[ANNOYANCE] Custom protocols that are not registered do not trigger browserBeforeNavigate correctly on windows.

Mike Bonner bonnmike at gmail.com
Tue Aug 10 04:44:20 CDT 2010


Followup, it will actually start with currenturl# I believe, so that
should be what is checked for.  Am I correct in my understanding that
the page itself is not reloaded on link hrefs that begin with #? If
so, should still work fine this way, will have to setup a full blown
page and see how it behaves.

On Tue, Aug 10, 2010 at 3:39 AM, Mike Bonner <bonnmike at gmail.com> wrote:
> Think there might be an easier way to do this, have only done a little
> experimentation though.
>
> If your page has links in the form of <a
> href=#?yourparam=something&yourotherparam=somethingelse&thefinalurltogoto=www.myurl.net>The
> Link Text</a>
> Then when its clicked by default it will go nowhere, yet you can pass
> in any combination of information you wish, process it then if desired
> navigate to whatever page you want under those circumstances.
>
> I had been thinking that the advanced callback messages could be
> turned on in windows but it would still require either a browser stop,
> or setting the href to # so that no navigation occured before the
> element ID could be checked, then do it different with osx.  Using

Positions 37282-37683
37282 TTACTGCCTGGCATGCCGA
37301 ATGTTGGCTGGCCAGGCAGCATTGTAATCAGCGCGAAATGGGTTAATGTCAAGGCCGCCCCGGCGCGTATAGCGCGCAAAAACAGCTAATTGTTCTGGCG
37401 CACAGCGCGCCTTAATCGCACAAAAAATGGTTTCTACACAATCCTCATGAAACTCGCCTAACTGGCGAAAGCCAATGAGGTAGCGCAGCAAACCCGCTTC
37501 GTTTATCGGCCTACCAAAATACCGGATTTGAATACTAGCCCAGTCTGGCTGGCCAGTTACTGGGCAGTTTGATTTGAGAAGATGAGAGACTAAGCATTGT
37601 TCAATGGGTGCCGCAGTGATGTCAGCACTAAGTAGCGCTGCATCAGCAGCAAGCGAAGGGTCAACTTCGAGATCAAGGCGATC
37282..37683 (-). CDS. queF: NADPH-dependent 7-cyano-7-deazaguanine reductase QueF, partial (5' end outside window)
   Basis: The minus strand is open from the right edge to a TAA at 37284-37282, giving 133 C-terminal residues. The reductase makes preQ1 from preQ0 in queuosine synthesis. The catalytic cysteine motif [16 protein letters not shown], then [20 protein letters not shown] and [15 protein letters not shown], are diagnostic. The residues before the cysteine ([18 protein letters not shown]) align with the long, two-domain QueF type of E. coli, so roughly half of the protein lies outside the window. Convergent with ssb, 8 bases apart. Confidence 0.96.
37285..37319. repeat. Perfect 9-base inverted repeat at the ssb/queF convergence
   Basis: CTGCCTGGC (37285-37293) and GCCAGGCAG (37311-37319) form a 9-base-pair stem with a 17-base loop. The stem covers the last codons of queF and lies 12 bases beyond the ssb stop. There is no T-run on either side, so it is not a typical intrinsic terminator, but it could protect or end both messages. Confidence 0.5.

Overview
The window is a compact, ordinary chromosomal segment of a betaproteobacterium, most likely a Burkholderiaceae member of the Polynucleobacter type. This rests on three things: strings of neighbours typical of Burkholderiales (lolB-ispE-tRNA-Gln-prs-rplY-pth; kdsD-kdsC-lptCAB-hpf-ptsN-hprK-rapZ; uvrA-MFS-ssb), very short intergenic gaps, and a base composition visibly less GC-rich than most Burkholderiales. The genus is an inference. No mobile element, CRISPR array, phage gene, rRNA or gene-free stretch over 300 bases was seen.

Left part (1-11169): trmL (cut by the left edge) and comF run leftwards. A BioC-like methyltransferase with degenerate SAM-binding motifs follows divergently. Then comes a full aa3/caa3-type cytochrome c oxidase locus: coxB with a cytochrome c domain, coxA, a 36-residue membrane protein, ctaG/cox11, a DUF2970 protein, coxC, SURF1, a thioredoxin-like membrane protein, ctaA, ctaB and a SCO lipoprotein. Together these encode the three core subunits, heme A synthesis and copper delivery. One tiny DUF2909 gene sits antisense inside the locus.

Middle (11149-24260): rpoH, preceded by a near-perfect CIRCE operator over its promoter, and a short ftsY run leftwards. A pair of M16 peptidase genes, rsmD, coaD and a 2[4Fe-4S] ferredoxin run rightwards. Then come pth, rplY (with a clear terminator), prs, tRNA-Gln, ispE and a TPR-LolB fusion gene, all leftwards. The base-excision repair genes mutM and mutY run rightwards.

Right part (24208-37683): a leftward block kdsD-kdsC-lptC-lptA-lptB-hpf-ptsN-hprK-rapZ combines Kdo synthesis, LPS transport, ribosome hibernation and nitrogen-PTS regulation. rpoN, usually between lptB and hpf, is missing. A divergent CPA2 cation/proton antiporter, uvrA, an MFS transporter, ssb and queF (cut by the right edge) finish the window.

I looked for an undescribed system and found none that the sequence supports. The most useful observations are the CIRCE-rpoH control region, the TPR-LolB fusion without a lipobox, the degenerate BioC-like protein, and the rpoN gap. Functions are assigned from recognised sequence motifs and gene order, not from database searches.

> this alternate method it should work the same way on both platforms.
> Click, check the url in browserbeforenagivate, if it starts with #,
> bingo bango bongo, process it and move along.
>
> On Tue, Aug 10, 2010 at 1:44 AM, Ben Rubinstein <benr_mc at cogapp.com> wrote:
>> On 09/08/2010 13:55, Andre Garzia wrote:
>>>
>>> I believe that this can be "fixed" by using client side javascript only.
>>> By
>>> fixed I mean "restore that behaviour". If you specify an action that is a
>>> javascript function and in that function you assemble your parameters in a
>>> url and set the window.location of the running page, it should trigger
>>> browserBeforeNavigate with the URL from the js function and your
>>> parameters
>>> there. This should work on both windows and mac os x and it is quite an
>>> elegant solution.
>>
>> Bear in mind that while this works if you genuinely want the browser to
>> display a new URL (you just want to do stuff first), it is limited as a
>> means of calling back to Rev in general (but it is AFAIK the only way to do
>> so).
>>
>> In effect (from memory, syntax may be dodgy) you can have a javascript
>> function like this:
>>
>>        function tellRev (tMessage)
>>        {
>>           window.location = "SPECIALREV:" + tMessage;
>>        }
>>
>>        tellRev("beep");
>>        tellRev("show-onscreen-keyboard");
>>        ....etc
>>
>> A browserBeforeNavigate handler can then catch the URL, spot the special
>> 'protocol' prefix, do something with the rest of the so-called URL, and tell
>> the browser to cancel the navigation.
>>
>> This works up to a point: the issue, at least on Mac OS X, is that when
>> javascript executes two statements to set window.location in succession, as
>> in the above example, one cancels the other.  So if for example you have two
>> controls on the web page, each of which instructs Rev to do something, if
>> the user clicks both in quick succession, only one will execute.
>>
>> See
>> http://quality.runrev.com/qacenter/show_bug.cgi?id=6986
>>
>> for a proposed solution (which I admit I don't know if it's possible).
>>
>> Ben
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>



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